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Special Forces

WORLD
December 29, 2002 | David Zucchino, Times Staff Writer
With machine guns rocking in their turrets, a convoy of Special Forces soldiers plowed into this mountain town in pursuit of enemy fighters one cold winter afternoon. What they found instead was a knot of rumors and contradictions. The local police intelligence chief, squatting on the dirt floor of his compound, told the Americans intriguing tales of armed Taliban and Al Qaeda supporters massed in a nearby valley. The soldiers braced for battle.
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WORLD
October 10, 2010 | By Aimal Yaqubi and Mark Magnier, Los Angeles Times
A British aid worker was killed by her captors after a failed rescue attempt by NATO forces in eastern Afghanistan, the British government said Saturday. Linda Norgrove, 36, was taken hostage along with three of her Afghan co-workers in an ambush two weeks ago while visiting a project in Kunar province along the border with Pakistan. Her colleagues had already been released. The British government gave few details on the Friday night rescue attempt, a former United Nations worker who headed a $150-million project attempting to strengthen local economies for the U.S. aid group Development Alternatives Inc. NATO allies received a tip on Norgrove's whereabouts, and a decision was reportedly reached that her best chance, given the danger she faced, was to send in U.S. special forces.
NEWS
November 15, 2001 | TRACY WILKINSON, TIMES STAFF WRITER
Faces painted black, Israeli soldiers crept into this hillside Palestinian village in the middle of the night. At one house, they did battle with an Islamic militant wanted in the 1998 killing of two Jews, shooting him to death as his gun blazed. Over the next 12 hours, they rounded up 45 villagers, strip-searched men and boys and confiscated a handful of weapons.
CALIFORNIA | LOCAL
November 17, 2006 | Bob Sipchen, Times Staff Writer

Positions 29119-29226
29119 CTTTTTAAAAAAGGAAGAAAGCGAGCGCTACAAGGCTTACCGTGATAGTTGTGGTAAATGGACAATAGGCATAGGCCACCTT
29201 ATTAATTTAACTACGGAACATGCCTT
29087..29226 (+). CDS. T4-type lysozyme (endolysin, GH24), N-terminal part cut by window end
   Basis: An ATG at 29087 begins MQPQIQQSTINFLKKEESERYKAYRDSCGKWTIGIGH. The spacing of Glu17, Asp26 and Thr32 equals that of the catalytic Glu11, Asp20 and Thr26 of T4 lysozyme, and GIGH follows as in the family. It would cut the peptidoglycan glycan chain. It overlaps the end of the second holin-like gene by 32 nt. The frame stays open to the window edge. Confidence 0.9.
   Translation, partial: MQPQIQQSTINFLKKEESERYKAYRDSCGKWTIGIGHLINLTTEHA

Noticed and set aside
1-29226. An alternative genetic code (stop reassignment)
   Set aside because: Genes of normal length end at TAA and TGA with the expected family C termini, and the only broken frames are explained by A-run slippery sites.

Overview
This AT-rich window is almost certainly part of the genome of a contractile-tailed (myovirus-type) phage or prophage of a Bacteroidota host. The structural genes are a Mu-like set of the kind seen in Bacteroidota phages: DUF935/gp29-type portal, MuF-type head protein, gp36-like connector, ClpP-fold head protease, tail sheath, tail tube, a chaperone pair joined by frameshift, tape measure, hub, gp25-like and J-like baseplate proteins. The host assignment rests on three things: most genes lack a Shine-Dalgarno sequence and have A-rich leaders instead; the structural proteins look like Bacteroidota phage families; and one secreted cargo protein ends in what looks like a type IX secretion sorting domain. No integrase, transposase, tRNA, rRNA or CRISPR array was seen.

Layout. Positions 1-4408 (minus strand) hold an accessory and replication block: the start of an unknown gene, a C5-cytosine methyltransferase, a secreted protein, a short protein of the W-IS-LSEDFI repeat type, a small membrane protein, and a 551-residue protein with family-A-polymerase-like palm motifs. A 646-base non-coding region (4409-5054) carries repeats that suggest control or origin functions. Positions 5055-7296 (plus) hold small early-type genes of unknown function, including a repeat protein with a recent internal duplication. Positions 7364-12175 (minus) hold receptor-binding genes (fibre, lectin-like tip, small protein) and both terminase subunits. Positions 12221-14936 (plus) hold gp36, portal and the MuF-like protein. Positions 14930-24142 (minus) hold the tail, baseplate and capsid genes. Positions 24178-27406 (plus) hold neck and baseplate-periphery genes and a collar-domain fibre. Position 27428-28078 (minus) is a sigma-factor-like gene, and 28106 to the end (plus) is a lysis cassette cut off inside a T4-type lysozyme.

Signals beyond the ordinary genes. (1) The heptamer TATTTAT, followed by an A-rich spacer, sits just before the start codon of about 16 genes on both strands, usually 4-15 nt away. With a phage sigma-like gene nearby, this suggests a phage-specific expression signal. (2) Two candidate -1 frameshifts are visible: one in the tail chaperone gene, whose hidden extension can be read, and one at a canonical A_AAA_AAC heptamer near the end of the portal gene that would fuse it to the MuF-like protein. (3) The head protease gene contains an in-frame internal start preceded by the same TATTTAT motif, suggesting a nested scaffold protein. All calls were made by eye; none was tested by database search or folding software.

SHORTLY after Jeffrey "Toz" Toczylowski's last mission in Iraq a year ago this month, friends received a message. "If you are getting this e-mail, it means that I have passed away," the missive said. "No, it's not a sick Toz joke, but a letter I wanted to write in case this happened." The Army Special Forces captain, 30, said he would like family and friends to attend his burial at Arlington National Cemetery, "but understand if you can't make it."
WORLD
May 12, 2012 | By Laura King and Steve Chawkins, Los Angeles Times
KABUL, Afghanistan - In many ways, the two young soldiers were not so different from each other. Each was tough-minded and physically powerful. Each worked hard to win a place in an elite military unit, and spoke with pride of serving his country. They were 25 years old, these two: one newly married, the other planning a wedding this year. Their upbringings were as disparate as their homelands were distant, but religious faith was entwined with the family lives of both.
CALIFORNIA | LOCAL
June 22, 2008 | Steve Chawkins, Los Angeles Times Staff Writer
SEE CORRECTION APPENDED --- START OF CORRECTION --- For The Record Los Angeles Times Friday, June 27, 2008 Home Edition Main News Part A Page 2 National Desk 1 inches; 36 words Type of Material: Correction Gasper obituary: An obituary of Army Staff Sgt. Frank J. Gasper in the June 22 California section said he was a member of the Special Forces. He was a member of a Special Forces support unit. --- END OF CORRECTION --- Army Staff Sgt. Frank Gasper loved what he did so much that a fellow soldier gave him a nickname that stuck: "Gaspartacus."
CALIFORNIA | LOCAL
September 14, 2008 | Christopher Goffard, Los Angeles Times Staff Writer
When their armored truck toppled into a canal that night in southern Afghanistan, the soldiers struggled to free themselves in the darkness as the water level rose. One of them was Army Sgt. James M. Treber, a 24-year-old Green Beret from Imperial Beach, near San Diego, who recently was married and had arrived in the country for his first combat tour just six weeks earlier. He and two other soldiers drowned in the June 29 accident near Khosrow-E Sofla in Kandahar province.
CALIFORNIA | LOCAL
March 22, 2003 | From Staff and Wire Reports
Col. Edson Raff, who bucked higher-ups in the Army to outfit Special Forces units with what would become their trademark green berets, died March 11 in Garnett, Kan. He was 95. Raff came up with the distinctive beret in 1954 as a way to boost the flagging morale of a Special Forces unit of which he had been given command. Officers of the 77th Special Forces Group at Ft. Bragg, N.C., adopted the beret and picked a green color similar to that of British Royal Marine commandos.
CALIFORNIA | LOCAL
October 6, 1997 | SUSAN DEEMER, SPECIAL TO THE TIMES
Although retired Army Col. Aaron Bank never completed his most important mission--a top secret 1945 assignment to kidnap Adolf Hitler in Austria--today the 94-year-old founder of the famed Green Berets is still a hero among members of the Army Special Forces Command. "Col. Bank is the father of the Special Forces," said Carol Jones, a spokeswoman for the Army Special Operations Command at Ft. Bragg, N.C. "He is the cornerstone of our Special Forces heritage."
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